A single blind sham-controlled study was conducted to explore the effects of theta and gamma transcranial alternating current stimulation (tACS) on offline performance on working memory tasks. In order to systematically investigate how specific parameters of tACS affect working memory, we manipulated the frequency of stimulation (theta frequency vs. gamma frequency), the type of task (n-back vs. change detection task) and the content of the tasks (verbal vs. figural stimuli). A repeated measures design was used that consisted of three sessions: theta tACS, gamma tACS and sham tACS. In total, four experiments were conducted which differed only with respect to placement of tACS electrodes (bilateral frontal, bilateral parietal, left fronto-parietal and right-fronto parietal). Healthy female students (N = 72) were randomly assigned to one of these groups, hence we were able to assess the efficacy of theta and gamma tACS applied over different brain areas, contrasted against sham stimulation. The pre-post/sham resting electroencephalogram (EEG) analysis showed that theta tACS significantly affected theta amplitude, whereas gamma tACS had no significant effect on EEG amplitude in any of the frequency bands of interest. Gamma tACS did not significantly affect working memory performance compared to sham, and theta tACS led to inconsistent changes in performance on the n-back tasks. Active theta tACS significantly affected P3 amplitude and latency during performance on the n-back tasks in the bilateral parietal and right-fronto parietal protocols.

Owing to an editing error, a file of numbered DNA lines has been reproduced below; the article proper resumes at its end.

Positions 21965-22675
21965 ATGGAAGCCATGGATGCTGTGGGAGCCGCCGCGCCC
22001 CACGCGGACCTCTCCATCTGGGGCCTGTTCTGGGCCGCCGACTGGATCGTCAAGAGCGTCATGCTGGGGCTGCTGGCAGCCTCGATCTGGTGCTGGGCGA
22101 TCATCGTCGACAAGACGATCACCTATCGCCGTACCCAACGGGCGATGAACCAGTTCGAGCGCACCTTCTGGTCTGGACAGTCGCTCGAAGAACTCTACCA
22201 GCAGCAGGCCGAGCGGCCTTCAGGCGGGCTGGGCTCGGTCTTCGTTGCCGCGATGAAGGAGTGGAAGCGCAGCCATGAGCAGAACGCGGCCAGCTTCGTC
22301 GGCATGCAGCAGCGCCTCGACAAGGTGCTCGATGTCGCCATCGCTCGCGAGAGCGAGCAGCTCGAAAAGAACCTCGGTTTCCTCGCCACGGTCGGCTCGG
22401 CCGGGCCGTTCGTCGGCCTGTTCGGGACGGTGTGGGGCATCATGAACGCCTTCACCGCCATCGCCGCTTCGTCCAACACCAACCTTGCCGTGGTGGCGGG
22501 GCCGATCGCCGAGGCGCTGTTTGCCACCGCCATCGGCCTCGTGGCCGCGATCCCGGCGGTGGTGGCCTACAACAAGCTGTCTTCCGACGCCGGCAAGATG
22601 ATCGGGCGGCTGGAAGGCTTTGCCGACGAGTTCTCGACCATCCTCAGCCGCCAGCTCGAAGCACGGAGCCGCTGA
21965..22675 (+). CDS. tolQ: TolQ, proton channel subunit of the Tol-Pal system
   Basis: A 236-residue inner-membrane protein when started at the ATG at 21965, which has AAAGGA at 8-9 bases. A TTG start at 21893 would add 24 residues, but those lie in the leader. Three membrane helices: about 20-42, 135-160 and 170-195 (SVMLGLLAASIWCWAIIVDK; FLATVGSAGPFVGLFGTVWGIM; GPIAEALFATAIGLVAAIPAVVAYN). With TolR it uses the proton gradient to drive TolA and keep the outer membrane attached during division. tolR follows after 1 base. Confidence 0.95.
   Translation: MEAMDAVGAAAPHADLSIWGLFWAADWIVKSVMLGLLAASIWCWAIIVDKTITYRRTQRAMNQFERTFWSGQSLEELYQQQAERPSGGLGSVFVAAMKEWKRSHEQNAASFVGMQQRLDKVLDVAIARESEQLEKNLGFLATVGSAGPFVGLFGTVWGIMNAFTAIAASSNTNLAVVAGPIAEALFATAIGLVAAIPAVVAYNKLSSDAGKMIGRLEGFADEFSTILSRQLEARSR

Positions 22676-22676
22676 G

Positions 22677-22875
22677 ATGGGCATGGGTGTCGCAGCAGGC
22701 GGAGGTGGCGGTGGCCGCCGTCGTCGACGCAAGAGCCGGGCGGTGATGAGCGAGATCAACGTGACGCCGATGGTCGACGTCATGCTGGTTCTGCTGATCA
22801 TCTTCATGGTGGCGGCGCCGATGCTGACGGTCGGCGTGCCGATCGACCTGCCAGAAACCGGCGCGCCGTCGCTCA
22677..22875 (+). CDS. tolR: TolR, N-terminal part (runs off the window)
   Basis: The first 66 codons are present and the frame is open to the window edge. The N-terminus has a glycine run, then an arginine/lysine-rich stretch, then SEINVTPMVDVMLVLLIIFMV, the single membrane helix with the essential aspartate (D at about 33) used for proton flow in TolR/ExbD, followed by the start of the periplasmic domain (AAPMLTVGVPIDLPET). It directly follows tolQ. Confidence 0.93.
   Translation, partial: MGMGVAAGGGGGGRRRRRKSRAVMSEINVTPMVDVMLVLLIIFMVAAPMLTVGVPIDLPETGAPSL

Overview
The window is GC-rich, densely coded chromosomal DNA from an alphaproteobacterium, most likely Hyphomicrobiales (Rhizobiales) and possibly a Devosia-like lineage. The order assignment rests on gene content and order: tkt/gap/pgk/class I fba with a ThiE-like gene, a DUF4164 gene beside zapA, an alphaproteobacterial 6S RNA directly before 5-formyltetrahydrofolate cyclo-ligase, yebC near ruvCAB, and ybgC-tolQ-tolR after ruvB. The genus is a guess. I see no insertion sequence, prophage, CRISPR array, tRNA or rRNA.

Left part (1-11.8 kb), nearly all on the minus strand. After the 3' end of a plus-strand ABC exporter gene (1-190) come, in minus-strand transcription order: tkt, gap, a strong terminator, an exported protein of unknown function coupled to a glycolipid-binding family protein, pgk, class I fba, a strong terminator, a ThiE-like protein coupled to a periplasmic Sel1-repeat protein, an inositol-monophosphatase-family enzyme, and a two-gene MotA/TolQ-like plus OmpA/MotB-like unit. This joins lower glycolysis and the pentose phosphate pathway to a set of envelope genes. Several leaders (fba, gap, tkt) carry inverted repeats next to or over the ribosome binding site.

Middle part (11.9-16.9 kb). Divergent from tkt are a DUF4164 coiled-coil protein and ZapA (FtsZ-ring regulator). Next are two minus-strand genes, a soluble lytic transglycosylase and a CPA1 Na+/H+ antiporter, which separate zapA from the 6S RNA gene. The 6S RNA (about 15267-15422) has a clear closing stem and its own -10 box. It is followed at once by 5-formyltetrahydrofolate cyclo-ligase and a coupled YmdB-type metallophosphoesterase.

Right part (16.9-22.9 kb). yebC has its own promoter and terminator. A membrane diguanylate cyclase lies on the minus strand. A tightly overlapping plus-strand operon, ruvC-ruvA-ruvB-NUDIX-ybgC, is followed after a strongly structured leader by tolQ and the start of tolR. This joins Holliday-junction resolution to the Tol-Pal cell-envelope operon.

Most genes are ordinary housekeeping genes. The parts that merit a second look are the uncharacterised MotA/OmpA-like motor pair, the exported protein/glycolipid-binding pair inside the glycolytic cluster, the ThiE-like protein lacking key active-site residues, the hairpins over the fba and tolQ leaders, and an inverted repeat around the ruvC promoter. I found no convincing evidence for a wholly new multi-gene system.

Pahor, A., & Jaušovec, N. (2018). The effects of theta and gamma tacs on working memory and electrophysiology. Frontiers in Human Neuroscience, 11. https://doi.org/10.3389/fnhum.2017.00651